Recently I have cultivated a meditation practice. I only meditate for about 20 minutes, usually taking a comfortable position on a sunlit patch of carpet near an open window in the late afternoon when no one is home. My meditation is simple. It just consists of being aware of my breath, feeling my body, and a chant. The chant for this week is what I would like to share. It is a chant of help and self-compassion that may nourish you as it has me.
Camakam is a Vedic chant that comes from one of the four Vedas, Yajurveda, meaning prose mantra (yajus) and knowledge (veda). I have come to knowledge of a portion of it through Nicolai Bachman’s audio Chants Asking for Help. It is a prayer for the fulfillment of wishes, the description to this one says. Below is a sample with the translated lyrics in italics:
[. . .] śam ca me [. . .] and peace to me,
mayaśca me and delight to me,
priyam ca me and love to me,
‘nukamaśca me and proper desire to me,
kamaśca me and desire to me,
saumanasaśca me and positive thoughts to me,
bhadram ca me and a blessing to me,
śreyaśca me and the best for me,
vasyaśca me and better (things) for me,
It may seem arrogant or selfish to express these thoughts. But this is not a situation of wanting power-over or to boost the ego. I don’t feel individualistic or prideful when I pray these wishes in meditation. It is more of a feeling of healing, being courageous enough to speak good into the universe for myself, being a supportive mother to myself.
Thupten Jinpa, in his book A Fearless Heart: How the Courage to be Compassionate Can Transform our Lives (2015), says, “When we lack self-compassion, we are less self-accepting, less self-tolerant, and less kind to ourselves” (28). He goes on to say that self-compassion is not narcissistic self-absorption, self-gratification, or self-esteem. Such delusions only serve to bring us more suffering. But this kind of self-love is therapeutic, a helpmate for mental health.
I think I have grown up in a way where I learned to sacrifice my feelings of comfort and truths to placate or detour certain anxieties of some of my family. I have a habit distrusting my feelings and understanding love as conditional where relationships are often an exchange of me giving too much or taking too much. Lately I have learned a little about how emotionally immature and narcissistic behaviors in parents may affect children even when they are adults. Michelle Piper, MS, LMFT has suggested, for example, that such children might not have been made to feel worthy, listened to, or loved for being themselves, and that difference is not loved because it does not meet the need for the parent to be soothed.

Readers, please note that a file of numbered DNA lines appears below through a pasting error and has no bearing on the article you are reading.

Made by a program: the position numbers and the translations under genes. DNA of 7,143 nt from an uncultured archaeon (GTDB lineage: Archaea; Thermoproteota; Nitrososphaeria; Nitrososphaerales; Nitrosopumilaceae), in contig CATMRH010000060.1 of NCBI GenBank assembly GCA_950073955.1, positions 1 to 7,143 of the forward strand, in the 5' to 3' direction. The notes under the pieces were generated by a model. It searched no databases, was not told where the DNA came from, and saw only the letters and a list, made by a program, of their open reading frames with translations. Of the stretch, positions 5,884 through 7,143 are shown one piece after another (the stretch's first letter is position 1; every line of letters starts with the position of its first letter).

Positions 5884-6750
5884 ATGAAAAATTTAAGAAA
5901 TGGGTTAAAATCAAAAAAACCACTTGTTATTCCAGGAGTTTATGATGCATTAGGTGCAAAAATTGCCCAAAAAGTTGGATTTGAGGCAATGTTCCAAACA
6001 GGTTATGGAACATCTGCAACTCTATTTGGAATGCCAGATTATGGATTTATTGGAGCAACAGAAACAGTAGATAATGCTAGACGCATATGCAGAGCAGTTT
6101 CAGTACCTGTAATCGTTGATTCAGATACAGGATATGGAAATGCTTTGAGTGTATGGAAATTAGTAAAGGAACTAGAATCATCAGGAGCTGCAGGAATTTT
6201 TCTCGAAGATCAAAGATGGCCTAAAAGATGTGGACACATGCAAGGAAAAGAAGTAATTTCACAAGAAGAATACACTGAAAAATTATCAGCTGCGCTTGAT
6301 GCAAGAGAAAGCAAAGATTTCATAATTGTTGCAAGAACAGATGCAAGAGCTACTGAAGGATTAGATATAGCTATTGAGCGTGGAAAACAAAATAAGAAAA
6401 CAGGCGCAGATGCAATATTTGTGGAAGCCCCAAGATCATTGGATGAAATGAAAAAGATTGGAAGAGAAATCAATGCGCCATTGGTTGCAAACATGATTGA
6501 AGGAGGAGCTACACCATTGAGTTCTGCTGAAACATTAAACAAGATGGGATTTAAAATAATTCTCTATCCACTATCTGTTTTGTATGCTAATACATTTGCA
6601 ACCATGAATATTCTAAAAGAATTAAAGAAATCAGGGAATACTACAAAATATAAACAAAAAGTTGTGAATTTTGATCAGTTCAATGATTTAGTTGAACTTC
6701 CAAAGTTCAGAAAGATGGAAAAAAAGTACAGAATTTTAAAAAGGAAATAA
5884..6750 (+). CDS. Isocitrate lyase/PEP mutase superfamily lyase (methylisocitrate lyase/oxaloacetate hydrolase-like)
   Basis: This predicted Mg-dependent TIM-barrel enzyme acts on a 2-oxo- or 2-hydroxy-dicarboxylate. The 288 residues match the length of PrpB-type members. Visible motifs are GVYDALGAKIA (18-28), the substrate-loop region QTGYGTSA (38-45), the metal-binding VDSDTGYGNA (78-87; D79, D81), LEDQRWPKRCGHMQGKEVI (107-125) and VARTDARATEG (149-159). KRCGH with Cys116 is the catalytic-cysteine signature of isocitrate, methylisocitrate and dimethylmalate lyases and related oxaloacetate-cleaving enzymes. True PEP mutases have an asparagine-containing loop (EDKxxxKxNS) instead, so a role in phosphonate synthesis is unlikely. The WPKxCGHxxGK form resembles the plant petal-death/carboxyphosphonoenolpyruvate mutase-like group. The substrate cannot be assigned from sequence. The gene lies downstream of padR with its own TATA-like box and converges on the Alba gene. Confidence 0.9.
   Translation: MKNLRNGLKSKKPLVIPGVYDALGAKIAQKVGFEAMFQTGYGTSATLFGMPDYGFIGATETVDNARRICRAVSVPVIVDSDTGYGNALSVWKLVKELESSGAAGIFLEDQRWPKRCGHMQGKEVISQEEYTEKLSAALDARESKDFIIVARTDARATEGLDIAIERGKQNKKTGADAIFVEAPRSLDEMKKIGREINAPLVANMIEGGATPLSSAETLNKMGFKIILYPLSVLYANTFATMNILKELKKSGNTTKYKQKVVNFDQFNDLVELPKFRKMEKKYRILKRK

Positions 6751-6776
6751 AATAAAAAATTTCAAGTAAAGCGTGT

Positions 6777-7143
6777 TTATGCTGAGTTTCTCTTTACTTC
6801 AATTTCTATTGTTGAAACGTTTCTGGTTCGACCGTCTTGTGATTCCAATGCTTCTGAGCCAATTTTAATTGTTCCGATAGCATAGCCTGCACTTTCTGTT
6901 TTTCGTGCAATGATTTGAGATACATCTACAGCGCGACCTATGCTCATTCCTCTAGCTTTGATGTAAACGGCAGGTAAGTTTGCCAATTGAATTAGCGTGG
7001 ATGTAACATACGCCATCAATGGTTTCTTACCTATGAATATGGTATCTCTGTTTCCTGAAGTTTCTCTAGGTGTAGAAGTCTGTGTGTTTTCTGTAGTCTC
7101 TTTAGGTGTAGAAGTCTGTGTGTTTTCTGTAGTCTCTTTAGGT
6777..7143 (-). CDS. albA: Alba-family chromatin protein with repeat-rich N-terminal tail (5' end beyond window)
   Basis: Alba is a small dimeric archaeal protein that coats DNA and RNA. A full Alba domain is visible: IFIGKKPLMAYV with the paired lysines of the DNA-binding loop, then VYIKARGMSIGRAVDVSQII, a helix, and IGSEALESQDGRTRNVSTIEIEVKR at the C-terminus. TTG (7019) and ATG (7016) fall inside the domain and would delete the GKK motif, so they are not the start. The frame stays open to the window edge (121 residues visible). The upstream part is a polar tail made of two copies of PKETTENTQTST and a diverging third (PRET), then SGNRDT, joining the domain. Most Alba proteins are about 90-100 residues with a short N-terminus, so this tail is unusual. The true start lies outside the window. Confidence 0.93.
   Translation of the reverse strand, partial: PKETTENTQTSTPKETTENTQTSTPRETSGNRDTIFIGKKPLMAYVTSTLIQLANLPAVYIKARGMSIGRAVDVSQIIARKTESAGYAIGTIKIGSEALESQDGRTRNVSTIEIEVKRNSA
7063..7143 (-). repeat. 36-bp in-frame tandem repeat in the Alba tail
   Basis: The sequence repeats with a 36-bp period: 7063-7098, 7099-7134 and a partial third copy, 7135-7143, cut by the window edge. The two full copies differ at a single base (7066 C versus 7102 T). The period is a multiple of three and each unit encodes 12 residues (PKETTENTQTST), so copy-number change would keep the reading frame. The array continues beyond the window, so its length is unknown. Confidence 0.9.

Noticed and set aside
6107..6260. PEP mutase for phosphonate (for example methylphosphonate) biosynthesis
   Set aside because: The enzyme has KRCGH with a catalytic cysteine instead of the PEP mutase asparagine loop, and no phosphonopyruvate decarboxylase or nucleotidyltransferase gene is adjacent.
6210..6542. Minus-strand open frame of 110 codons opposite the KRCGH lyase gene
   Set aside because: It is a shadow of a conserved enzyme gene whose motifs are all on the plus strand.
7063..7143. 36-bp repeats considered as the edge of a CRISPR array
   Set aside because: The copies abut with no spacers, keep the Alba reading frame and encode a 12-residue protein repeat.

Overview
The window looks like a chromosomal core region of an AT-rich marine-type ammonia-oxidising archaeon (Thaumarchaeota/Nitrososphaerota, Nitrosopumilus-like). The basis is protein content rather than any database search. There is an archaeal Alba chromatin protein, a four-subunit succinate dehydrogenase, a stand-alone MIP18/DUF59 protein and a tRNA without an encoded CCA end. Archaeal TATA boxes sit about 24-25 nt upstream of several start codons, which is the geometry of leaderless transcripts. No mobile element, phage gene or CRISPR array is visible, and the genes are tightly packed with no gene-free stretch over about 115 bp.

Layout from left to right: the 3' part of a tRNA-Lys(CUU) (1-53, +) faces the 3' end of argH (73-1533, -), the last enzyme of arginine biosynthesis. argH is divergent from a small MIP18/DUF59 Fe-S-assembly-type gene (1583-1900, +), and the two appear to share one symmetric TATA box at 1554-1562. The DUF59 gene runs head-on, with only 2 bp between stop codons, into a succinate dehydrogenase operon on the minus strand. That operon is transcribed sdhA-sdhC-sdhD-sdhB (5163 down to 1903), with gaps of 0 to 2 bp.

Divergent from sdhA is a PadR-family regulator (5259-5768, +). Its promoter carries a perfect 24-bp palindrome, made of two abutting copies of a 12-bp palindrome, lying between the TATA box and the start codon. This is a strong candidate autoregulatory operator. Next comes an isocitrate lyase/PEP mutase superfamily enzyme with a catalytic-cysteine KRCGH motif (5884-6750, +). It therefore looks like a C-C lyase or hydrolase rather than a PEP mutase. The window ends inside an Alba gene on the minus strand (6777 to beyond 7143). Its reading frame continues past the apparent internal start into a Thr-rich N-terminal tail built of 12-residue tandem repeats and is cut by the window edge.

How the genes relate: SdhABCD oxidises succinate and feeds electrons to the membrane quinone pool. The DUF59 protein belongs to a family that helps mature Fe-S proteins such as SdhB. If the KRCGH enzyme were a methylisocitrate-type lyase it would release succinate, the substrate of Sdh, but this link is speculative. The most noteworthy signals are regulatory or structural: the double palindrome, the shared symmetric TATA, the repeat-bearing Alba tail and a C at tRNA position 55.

Prayer can be a cathartic practice even for the non-religious. I do not necessarily pray to a particular God or being. But speaking words out into the universe, understanding that the sound waves from my body (also energy) flow into and affect the flow of energy that is the sky and the trees and the connections between the sky and the trees, I feel I’m creating change. Instead of self-hating or self-aggrandizing (two sides of the same coin), I switch my own narcissistic frequencies onto humility and compassion. When I break down and get vulnerable, I feel like an earth opening, its womb receiving, my skin not sticking to renegade thoughts, mostly negative, but re-focused to the temperatures and velocities of the universe. How can I say a prayer “to me” and “for me” but be transported utterly beyond myself for a rare moment? I don’t know. I don’t.
Yes, “love” can harm. Perhaps prayer, what it really is or how it most nourishingly can be done is left to discuss, but is something some of us nevertheless could use in our lives, even though there might not exactly be a “God” to pray them to. After much thought earlier this year, and after reading bell hook’s All About Love the year before, I am coming to know Real Love as non-attached, without ego, and intimate. Somehow, the Camakam chant opens a door to all for me, even though I’m not well-versed in any.
Sanskrit is the language of yoga, yoga meaning the union with the self, the realization of our divine and medicinal Being. Both the Sanskrit, when I place my hand on my body to feel the vibrations, and the English help me fertilize my buried voice. What I thought was loving myself and others wasn’t. I’ve been newly learning all over again.
LaChelle Schilling, Ph.D., graduated in 2014 from the Women and Religion program at Claremont Graduate University. She teaches composition from a contemplative pedagogical approach at Oklahoma State University. Currently, she is working on a book project titled Minimalism, Mindfulness, and the Middle Way, incorporating guidance from sacred wisdom literatures.